In contrast to these healings, we see other great men of faith who did not receive what they prayed for. 2 Timothy 4:20 says, “Erastus stayed in Corinth, and I left Trophimus sick in Miletus.” Can you imagine how frustrated Paul must have been to leave Trophimus sick after he had seen so many others miraculously healed? Surely Paul prayed over him with all his might, and he certainly wasn’t short on faith!

In addition, take Moses and Elijah as described in James 5:14-18. These two men experienced our same feelings and passions. They also had insecurities, fears, disappointment… They were like us... Elijah was flesh and blood who chose to believe God. Because he did, many of his prayers were powerfully answered. Keep in mind that Moses and Elijah were tremendously used by God, but neither got everything he asked. Just the same, we are not likely going to get everything we ask. You will be hard pressed to find anyone in Scripture who did. Including Christ. Check out the Garden Gethsemane. What if these men of God hadn’t asked anything because they couldn’t have everything? Can you imagine the loss?

“We can’t let our fear that God may not affirmatively answer our prayer keep us from praying!”

Lastly, John’s lifelong devotion to God and his calling is unparalleled in Scripture… He poured out his life like a drink offering for one purpose: to prepare the way of the Lord. In many ways this partnership of sorts started well. In John 1:29-34, John was certain that Christ was the One for whom he prepared the way. From a windowless cell, however, things did not look nearly as clear. Imagine John’s predicament. If he had been wrong about Jesus, he had either sacrificed all for nothing or missed the real Messiah. And if he had been right? Then Jesus had the power to free him from prison and death. He simply wasn’t using it. Have you ever had a time when none of your multiple-choice answers were good options?

John experienced the most excruciating dilemma any devoted child of God ever faces. If I may pickpocket Edwards, surely no pain is like the searing of the heart when “your God has not lived up to your expectations.” Even writing these words makes me want to sob. I have loved my God so much. He has far exceeded the expectations of this simple-minded former pit-dweller that I can hardly bring up the subject. But I must. Why? Because all of us called to faith will have this knife-sharp experience in some form and at some point. I will not dare avoid this subject and insult some of you who have lost loved ones… to disease or accident, having pleaded with God to deliver them. I’d go so far as to suggest that the deeper we have loved God, the deeper the potential for devastation when He doesn’t intervene as we know He can.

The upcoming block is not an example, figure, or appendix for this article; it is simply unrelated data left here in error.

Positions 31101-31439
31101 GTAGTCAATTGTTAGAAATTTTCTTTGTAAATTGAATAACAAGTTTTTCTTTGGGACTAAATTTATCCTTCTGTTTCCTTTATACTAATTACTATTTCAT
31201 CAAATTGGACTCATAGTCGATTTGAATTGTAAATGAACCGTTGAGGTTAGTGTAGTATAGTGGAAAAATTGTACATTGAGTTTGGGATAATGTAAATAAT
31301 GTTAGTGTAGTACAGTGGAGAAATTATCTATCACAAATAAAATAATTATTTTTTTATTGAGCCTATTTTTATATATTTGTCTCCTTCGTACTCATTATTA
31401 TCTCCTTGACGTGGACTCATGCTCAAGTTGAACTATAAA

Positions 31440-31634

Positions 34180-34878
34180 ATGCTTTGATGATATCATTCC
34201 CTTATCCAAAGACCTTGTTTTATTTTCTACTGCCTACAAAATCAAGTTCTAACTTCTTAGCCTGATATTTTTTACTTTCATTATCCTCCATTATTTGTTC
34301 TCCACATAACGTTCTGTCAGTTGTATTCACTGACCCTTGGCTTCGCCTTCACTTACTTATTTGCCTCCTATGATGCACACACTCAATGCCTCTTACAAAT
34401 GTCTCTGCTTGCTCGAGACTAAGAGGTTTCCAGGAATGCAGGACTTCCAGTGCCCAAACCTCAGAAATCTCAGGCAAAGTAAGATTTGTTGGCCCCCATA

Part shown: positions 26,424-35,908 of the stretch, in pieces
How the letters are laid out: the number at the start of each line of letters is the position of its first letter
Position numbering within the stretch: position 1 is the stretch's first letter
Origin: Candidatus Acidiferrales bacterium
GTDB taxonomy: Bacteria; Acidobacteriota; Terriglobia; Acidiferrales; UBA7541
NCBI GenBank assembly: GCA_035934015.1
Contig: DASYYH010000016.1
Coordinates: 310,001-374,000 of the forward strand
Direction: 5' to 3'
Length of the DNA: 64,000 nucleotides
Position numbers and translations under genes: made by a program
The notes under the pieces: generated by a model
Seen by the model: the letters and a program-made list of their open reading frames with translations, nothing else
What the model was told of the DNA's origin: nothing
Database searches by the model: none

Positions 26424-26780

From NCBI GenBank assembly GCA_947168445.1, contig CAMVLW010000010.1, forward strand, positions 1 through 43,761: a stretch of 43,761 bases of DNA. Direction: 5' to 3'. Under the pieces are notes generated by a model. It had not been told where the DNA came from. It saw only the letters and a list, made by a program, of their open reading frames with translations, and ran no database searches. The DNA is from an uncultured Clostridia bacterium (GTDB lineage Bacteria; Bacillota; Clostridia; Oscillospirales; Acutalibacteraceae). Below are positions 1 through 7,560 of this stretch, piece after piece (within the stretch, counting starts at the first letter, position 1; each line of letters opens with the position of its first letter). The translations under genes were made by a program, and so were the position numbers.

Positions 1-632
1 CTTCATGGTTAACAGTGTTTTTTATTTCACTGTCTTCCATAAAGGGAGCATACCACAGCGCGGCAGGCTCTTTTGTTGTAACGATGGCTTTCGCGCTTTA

Matthew 11:6 says, “Blessed are you if you are not offended because of Me.”

Beloved, our God is a God of wonders. Will we not ask because we are afraid of being offended? Embarrassed? Disappointed? Or will we ask, knowing that He is able, but trusting that He is good even if He doesn’t act? Blessed are we if we are not offended with Jesus.

…In all honesty, we just do not know why God physically heals some and not others. But, we can know without a shadow of a doubt that the issue is not a lack of divine love or kindness. Many eternal factors are involved that we won’t understand until we see Christ face-to-face.
Until then, we must not lack faith for the healing of many because we do not see the healing of all.

"His ways are beyond our ways, but they are always good, always right, and
always for the kingdom.”

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1 comment:

Living In His Arms said...

"When you can't see God's hand, trust His heart." This little quote has been my backbone at times when I haven't understood what in the world God was or wasn't doing. I think that's how Jesus knew how to pray and what to pray for because he knew his father's heart.
"Now faith is being sure of what we hope for and certain of what we do not see." Hebrews 11:1
You would think it would be that simple.
I know exactly how you feel, Shanen! When you've prayed your heart out, your tears out, your gut out for someone's healing, someone's salvation, someone's desire for the Lord to come back and nothing happens. While the wait kills us...

"I do know that God uses every second of a divinely-ordained wait to build us into the individuals our future demands we be. One of the most peculiar and exquisite experiences of faith is realizing that while we haven't seen answers, we've learned how to see God Himself right in the blindness of our circumstances." (Week 8 * Day Four * of The Patriarchs by Beth Moore)
Know that God wanted to see your mom and Rose healed as much as you did and they were. They were taken to be in His very presence for their ultimate healing. He healed them, He just chose a different location than we all would have prefered. I know it's hard sweetie and I know you miss them, but don't let your faith be shaken. God put you right where you needed to be in order to pray for those He was about to meet face to face.

I Love You!